Where should I live? How do I get my children into school? How do I use public transportation? If I’m sick, where should I go? Arriving in Chicago directly from a village in China is overwhelming to many new immigrants. Because many new immigrants come to register for our English classes soon after they arrive, they often turn to us for help in other ways as well.
Our program provides help to individuals and families through providing information and counseling to those who need help. While many come in with very simple issues such as getting their gas turned on in their apartment, this often opens them up to share deeper problems such as frustrations about raising kids in the U.S. or marital problems. As we hope to be the first stop that immigrants make when they arrive in Chinatown, we distribute Welcome Bags to immigrant families who have been here less than a year. These bags are donated by volunteer and church groups and include household items such as shampoo, toothpaste, toothbrushes, towels and soap. We also include a New Immigrant Guidebook, a CTA map and a copy of the Gospel of Luke in Chinese.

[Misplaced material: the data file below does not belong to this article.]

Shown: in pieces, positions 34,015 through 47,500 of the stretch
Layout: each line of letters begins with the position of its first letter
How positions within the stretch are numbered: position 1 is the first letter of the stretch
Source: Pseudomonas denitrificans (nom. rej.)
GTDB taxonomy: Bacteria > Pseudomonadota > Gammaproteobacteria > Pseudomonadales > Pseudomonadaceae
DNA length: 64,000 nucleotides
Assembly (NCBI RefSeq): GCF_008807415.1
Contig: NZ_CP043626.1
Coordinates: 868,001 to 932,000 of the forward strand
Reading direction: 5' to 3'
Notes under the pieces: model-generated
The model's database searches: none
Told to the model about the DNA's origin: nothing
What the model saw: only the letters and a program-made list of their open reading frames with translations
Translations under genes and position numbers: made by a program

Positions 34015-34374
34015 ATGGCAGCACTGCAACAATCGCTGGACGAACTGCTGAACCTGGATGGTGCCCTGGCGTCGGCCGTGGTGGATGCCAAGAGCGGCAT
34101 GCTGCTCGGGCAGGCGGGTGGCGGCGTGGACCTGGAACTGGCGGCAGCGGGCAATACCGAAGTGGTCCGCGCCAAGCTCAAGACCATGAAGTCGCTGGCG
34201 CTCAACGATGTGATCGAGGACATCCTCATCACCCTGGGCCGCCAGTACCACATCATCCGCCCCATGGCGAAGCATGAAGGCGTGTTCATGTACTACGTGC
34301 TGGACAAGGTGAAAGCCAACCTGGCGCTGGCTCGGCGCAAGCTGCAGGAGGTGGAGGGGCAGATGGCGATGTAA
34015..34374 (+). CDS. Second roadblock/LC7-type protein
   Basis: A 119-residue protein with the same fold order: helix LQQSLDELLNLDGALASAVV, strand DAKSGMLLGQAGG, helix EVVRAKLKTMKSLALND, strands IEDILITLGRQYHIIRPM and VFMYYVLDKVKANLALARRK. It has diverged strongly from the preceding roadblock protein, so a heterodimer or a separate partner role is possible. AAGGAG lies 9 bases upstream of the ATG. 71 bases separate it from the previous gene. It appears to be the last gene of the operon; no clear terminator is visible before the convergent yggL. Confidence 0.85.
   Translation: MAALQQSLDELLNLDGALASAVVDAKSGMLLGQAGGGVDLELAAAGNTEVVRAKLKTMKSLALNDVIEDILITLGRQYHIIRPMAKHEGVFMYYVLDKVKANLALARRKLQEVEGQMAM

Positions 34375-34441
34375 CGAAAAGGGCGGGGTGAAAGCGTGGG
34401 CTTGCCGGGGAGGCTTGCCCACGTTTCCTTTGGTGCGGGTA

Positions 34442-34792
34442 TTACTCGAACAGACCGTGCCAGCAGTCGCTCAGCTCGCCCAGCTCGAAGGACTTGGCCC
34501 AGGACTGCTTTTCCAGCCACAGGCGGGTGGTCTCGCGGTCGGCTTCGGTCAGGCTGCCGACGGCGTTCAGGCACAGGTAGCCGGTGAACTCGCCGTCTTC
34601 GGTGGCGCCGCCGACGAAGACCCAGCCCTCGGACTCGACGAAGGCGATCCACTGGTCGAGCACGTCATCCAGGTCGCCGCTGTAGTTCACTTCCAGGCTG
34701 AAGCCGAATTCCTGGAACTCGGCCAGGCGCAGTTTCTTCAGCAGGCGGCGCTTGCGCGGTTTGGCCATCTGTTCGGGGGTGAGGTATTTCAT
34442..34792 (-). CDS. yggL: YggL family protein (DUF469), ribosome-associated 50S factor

By offering community workshops, the program helps new immigrant families be better informed of various community issues such as immigration, welfare, labor law etc. It also encourages them to get involved, participate and contribute back to the community. Just as the Bible encourages us to care for the orphans, widows and aliens, our program wants to help new immigrants rebuild a sense of belonging and to understand God’s love for them.
For more information, please contact Sarah Lau at email@example.com or at (312)328-1188 x204.
Serve the New Immigrant Community. Be a translator for a new immigrant when they first go to a hospital, school or a government office. Assist them as they try to fill out forms for special programs or help them practice for a citizenship interview. Adopt an immigrant family, be a workshop speaker or make a welcome bag. These are all ways for you to reach out and care for an immigrant struggling to adapt to their new life in America. Click here for New Immigrant Handbook 2014.